Disinfectant Selection and Use
Disinfectant types include alcohols, chlorinated compounds, iodophores, phenols, quaternary ammonium compounds (quat or QAC), peroxygens, and beyond. Each type has a specific effect on the microorganism (such as dissolving the lipid membrane or denaturing proteins), based on features such as: whether the virus is enveloped, the bacterium is in spore form, and more; each type of microorganism reacts differently to the disinfectant you choose. So how do you know which one to use?
Lab personnel are responsible for cleaning the surfaces and instruments in their laboratories and offices. If you don’t choose the right disinfectant, or if you don’t use it properly, you can leave contamination behind, which can lead to exposures, damage your equipment, and negatively affect your research. Disinfectants work because they are toxic to biological materials. This also means they are toxic to you. Always consult manufacturer directions to determine the efficacy of the disinfectant against the biohazards in your lab and be sure to allow for sufficient contact time. Consult manufacturer directions to determine the efficacy of the disinfectant against the biohazards in your lab and be sure to allow for sufficient contact time.
- Evaluate your biological material – Is it a lipid-enveloped virus? Vegetative bacteria? Bacterial Spore? Intracellular? The answer will influence your disinfectant selection.
- Evaluate the organic content – Are you working with blood? Cell culture? Feces? Tissue? Plants? The amount of dirt or organic load makes a big difference in whether the disinfectant will work or not, for example, bleach and quaternary ammonium compounds (quats) become inactivated in the presence of organic matter.
- Evaluate your equipment – Is the equipment sensitive to corrosivity? Can it be immersed? Are there any alternatives to chemical disinfection, such as autoclaving?
- Evaluate your options – Is a chemical disinfectant most appropriate, or would autoclaving be easier? Which disinfectant is best for your activities? Contact EHS Biosafety if you need help determining this.
- Contact time matters – A quick spray or wipe with a disinfectant is useless; each disinfectant has its own contact time; read the label of the brand you choose.
- Note on Bleach – Bleach (sodium hypochlorite) kills most organisms, however, a 1:10 dilution of household bleach (~0.5% hypochlorite) only remains effective for 24 hours. It will corrode stainless steel. To prevent corrosion in your biosafety cabinet, use a squeeze bottle of 10% bleach (rather than spray) and follow it with a 70% ethanol rinse.
- Note on Ethanol – 70% ethanol also kills many organisms, but depending on the organism you are trying to kill, it has a contact time of up to 20 minutes. Most users apply it in a way that it evaporates too quickly to be effective. If you want to use ethanol, it has to saturate and remain for prescribed contact time; this won’t happen in a biosafety cabinet because of the airflow, so either follow the note on bleach, choose an alternative disinfectant, or contact EHS for assistance.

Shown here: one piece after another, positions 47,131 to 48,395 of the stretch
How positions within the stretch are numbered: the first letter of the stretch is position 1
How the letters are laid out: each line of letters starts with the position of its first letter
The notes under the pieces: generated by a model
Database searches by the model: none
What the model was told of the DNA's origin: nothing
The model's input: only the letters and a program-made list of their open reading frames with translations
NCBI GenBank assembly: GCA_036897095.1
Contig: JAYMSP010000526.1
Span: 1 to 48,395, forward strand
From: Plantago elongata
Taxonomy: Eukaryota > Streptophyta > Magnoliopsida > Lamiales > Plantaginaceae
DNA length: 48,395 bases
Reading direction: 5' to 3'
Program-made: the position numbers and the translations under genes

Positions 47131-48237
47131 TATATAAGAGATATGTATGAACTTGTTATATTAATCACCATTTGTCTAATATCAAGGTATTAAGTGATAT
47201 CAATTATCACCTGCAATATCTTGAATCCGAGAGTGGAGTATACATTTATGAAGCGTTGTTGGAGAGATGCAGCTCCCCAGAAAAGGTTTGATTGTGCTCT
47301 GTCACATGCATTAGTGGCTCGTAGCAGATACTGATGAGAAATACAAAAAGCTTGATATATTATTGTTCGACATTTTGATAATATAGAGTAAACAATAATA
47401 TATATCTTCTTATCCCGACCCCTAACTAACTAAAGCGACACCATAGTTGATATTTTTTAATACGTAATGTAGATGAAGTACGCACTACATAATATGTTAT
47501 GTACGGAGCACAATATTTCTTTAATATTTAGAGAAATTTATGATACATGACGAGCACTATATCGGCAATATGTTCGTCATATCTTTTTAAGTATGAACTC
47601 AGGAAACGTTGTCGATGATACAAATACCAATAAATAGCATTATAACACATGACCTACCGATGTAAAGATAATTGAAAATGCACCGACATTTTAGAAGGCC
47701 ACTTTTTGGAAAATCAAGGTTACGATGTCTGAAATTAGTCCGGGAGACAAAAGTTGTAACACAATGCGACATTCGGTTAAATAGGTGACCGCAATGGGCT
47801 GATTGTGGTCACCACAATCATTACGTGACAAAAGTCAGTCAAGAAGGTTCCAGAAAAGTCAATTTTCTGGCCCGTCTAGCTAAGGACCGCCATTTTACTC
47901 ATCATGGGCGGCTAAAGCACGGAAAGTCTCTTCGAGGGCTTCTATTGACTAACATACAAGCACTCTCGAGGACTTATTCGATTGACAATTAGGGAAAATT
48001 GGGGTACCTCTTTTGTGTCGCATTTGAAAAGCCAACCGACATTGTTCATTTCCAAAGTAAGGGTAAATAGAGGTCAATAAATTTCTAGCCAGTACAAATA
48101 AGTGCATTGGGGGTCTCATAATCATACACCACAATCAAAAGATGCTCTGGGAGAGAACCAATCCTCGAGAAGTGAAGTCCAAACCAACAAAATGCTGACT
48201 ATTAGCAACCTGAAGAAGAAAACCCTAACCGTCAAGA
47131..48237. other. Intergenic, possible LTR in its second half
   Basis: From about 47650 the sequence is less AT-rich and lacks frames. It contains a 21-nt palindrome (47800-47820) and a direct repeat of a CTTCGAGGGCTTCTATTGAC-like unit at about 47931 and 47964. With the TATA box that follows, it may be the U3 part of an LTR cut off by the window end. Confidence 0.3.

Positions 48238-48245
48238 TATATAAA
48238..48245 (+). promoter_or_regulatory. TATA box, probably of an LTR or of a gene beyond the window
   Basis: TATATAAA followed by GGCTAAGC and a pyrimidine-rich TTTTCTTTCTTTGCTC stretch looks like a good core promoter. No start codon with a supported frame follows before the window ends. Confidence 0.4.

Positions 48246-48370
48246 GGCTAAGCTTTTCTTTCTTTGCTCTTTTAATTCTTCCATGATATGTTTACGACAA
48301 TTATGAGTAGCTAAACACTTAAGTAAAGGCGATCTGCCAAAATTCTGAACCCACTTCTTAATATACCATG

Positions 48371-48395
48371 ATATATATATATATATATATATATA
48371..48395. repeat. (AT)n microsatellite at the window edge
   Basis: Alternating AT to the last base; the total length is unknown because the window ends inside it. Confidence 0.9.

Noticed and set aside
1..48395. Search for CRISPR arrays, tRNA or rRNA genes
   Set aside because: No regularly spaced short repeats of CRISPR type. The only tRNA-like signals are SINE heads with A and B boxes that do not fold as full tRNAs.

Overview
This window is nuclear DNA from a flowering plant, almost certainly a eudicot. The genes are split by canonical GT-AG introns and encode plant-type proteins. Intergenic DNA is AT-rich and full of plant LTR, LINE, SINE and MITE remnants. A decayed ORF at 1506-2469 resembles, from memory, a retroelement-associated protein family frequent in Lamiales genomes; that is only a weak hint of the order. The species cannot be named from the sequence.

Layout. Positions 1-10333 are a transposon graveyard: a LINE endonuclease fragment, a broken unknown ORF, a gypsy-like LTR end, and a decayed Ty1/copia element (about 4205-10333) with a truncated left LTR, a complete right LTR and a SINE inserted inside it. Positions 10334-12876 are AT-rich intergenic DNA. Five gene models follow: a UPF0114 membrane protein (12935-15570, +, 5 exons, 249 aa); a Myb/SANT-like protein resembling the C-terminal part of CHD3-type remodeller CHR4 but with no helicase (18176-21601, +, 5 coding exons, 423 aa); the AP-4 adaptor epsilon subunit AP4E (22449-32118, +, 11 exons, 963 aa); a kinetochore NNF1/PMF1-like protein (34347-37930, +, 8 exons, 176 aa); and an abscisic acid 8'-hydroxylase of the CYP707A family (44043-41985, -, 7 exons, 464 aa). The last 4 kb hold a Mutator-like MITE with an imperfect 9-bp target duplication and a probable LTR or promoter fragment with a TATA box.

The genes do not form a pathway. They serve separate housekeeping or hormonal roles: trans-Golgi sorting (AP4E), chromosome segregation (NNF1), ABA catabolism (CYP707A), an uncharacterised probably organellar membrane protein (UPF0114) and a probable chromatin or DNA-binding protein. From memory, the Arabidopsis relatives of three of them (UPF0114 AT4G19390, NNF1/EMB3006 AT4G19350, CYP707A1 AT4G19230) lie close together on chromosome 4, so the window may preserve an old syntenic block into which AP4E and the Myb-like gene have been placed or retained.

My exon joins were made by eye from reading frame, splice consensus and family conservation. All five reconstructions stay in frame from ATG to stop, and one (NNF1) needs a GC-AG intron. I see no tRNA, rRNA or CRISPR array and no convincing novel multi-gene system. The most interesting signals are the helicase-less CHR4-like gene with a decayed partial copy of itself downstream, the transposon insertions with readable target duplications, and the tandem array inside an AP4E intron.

Things to Avoid
- Do not skip your PPE – Just as disinfectants are toxic to the material you are working with, they can harm you as well. Manufacturers will include PPE recommendations with commercial disinfectants. Apply lab-made solutions of bleach or alcohols using PPE which includes gloves and eye protection.
- Do not overlook chemical reactions – Some disinfectants will interact with the chemicals you are working within the lab and result in highly toxic mixtures (e.g., bleach mixed with ammonia)– contact EHS before generating these wastes
- Do not spray in a biosafety cabinet – Spraying disinfectants, specifically bleach, allow more of the chemical to get into parts of the cabinet that you cannot access, leading to potential corrosion and recirculation back into the room. Use a squeeze bottle instead.
Where to get more information
- Review Section 3.4 of the Biosafety Manual for more information on disinfectants
- Contact EHS at askEHS@cornell.edu if you have any questions about your disinfectant needs or general waste disposal
- The Center for Food Security and Public Health at Iowa State University offers an excellent quick reference chart for disinfectant selection.
Guidance during the COVID-19 Pandemic
SARS-CoV-2 is a lipid enveloped virus and can be inactivated using many products registered in New York for use against COVID-19. Disinfect shared equipment in the lab before and after each use. Label or place a sign near the equipment with a reminder to do this. Place a spray bottle or with disinfectant and wipes near the equipment. (Don’t forget to properly label the bottle and keep a small trash can nearby for disposal of the wipes).
Disinfect benches and high touch surfaces in the lab at the start of, halfway through, and at the end of the workday. Many of these high-touch surfaces are obvious, like door handles/knobs in the lab, drawer, and cabinet handles, while others are less obvious like the outside of shared reagent bottles. Other surfaces include:
Equipment handles, latches, and touchscreen
- Hood sashes or airfoils
- Growth room or greenhouse tools
- Pipettors/pipetman and other hand tools
- Chair backs and armrests
- Freezer, refrigerator, incubator, water bath handles, and knobs
- Whiteboards, pens
- Light switches
- Computer keyboards, tablets, and cellphones
Equipment corridors and shared equipment spaces
Shared facilities and equipment, including fume hoods and biosafety cabinets, procedure rooms, instruments, and instrument/resource facilities, will require coordination with other lab groups. Locally, research groups should consider both a sign-up sheet and reservation system to book time as well as be responsible for disinfecting the space. Disinfect equipment and all touchable surfaces. Place a spray bottle with disinfectant and wipes near the equipment.